Saturday, November 23, 2013

The Kirov Ballet: Tchaikovsky's Swan Lake



The Kirov Ballet performs Tchaikovsky's Swan Lake, where Yulia Makhalina dances the part of Odette/Odile and Igor Zelensky the part of Prince Siegfried. Viktor Fedotov conducts the Kirov Theatre Orchestrea at the Mariinsky Theatre in Saint Petersburg in this 1990 production. The choreography is by Marius Petipa and Lev Ivanov, and the dancers perform to the familiar happy ending of Konstantin Sergeyev's 1950 version in this production by Oleg Vinogradov. This is among the best performances of Swan Like you will encounter.

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Pyotr Ilyich Tchaikovsky worked on the composition in 1875-76, completing it in April 1876. Vladimir Petrovich Begichev, the director of the Russian Imperial Theatres in Moscow, had commissioned the music, offering Tchaikovsky a modest fee of 800 rubles. It made its premiere, with the Bolshoi Ballet at the Bolshoi Theatre in Moscow, Russia, on March 4, 1877, originally billed as The Lake of the Swans. A synopsis of the four-act ballet can be found here.

Swan Lake, a perennial favourite, is essentially a story of love and redemption. But it was not initially well-received. In "The History of Swan Lake," for About.com, Aaron Greene writes:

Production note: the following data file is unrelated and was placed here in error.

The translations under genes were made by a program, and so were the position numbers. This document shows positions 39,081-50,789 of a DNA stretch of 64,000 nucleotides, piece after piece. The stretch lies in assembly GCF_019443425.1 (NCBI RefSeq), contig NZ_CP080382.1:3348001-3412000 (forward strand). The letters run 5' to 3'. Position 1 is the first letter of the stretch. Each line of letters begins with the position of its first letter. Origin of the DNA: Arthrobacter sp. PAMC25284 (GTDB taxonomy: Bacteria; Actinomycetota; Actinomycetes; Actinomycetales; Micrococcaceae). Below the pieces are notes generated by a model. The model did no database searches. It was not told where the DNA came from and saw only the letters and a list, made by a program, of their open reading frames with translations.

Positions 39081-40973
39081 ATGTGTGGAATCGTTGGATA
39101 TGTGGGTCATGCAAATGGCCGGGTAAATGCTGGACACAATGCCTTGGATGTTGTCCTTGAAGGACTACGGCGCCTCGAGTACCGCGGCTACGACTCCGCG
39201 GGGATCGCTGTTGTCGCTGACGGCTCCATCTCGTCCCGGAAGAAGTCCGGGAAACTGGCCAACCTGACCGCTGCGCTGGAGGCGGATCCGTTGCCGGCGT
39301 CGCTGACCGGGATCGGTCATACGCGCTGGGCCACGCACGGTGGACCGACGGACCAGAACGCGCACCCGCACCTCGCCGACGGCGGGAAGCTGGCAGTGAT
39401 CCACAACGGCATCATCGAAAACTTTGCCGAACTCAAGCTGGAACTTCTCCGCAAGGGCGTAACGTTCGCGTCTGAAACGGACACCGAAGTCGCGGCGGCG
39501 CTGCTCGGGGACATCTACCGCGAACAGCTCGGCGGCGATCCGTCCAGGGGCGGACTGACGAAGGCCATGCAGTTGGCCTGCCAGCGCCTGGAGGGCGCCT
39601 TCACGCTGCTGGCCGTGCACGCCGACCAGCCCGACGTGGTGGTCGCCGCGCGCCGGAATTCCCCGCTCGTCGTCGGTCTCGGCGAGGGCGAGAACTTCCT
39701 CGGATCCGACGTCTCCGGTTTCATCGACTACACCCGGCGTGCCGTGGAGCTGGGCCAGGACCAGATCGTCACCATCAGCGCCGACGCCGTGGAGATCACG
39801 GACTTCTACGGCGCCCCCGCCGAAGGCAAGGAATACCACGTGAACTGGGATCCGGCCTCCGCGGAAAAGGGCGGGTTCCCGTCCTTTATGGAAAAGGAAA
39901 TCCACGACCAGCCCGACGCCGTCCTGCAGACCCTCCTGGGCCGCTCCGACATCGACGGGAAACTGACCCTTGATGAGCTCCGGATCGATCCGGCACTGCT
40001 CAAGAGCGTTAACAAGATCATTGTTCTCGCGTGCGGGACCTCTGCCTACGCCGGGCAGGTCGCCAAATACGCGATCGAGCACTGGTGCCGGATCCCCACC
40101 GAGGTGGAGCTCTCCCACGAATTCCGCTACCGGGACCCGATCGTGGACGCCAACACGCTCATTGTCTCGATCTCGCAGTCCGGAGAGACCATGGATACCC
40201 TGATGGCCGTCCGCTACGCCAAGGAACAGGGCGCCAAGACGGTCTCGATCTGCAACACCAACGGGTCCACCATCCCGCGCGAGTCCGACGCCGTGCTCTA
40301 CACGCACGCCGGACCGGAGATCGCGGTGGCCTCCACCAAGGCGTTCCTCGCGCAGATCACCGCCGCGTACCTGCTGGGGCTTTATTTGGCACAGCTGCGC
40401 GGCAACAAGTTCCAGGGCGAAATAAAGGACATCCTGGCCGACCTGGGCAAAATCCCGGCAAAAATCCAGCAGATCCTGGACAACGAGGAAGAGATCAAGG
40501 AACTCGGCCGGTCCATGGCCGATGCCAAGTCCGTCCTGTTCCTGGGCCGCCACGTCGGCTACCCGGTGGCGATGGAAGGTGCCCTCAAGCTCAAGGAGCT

Like The NutcrackerSwan Lake was unsuccessful after its first year of performance. Conductors, dancers and audiences alike thought Tchaikovsky's music was too complicated and hard to dance to. The production’s original choreography by German ballet master, Julius Reisinger, was uninspiring and unoriginal. Much is unknown about the original production of Swan Lake – no notes, techniques or instruction concerning the ballet was written down. Only little can be found in letters and memos. It wasn’t until after Tchaikovsky’s death that Swan Lake was revived. Much of the Swan Lake we know of today was a revision by the famous choreographers Petipa and Ivanov.
Tchaikovsky died on November 6, 1893, leaving many versions of the ballet. Within two years after his death, however, most ballet companies came to accept the version, both choreographically and musically of the 1895 revival of Marius Petipa and Lev Ivanov. This was first performed for the Imperial Ballet at the Mariinsky Theatre in St. Petersburg on January 15, 1895. For this revival, Riccardo Drigo, chief conductor and composer of the Imperial Theatre in St. Petersburg, also revised Tchaikovsky's score. This continues today, notably with the choreography, with various companies making  modifications to the production, often in keeping with modern sensibilities and regional tastes.

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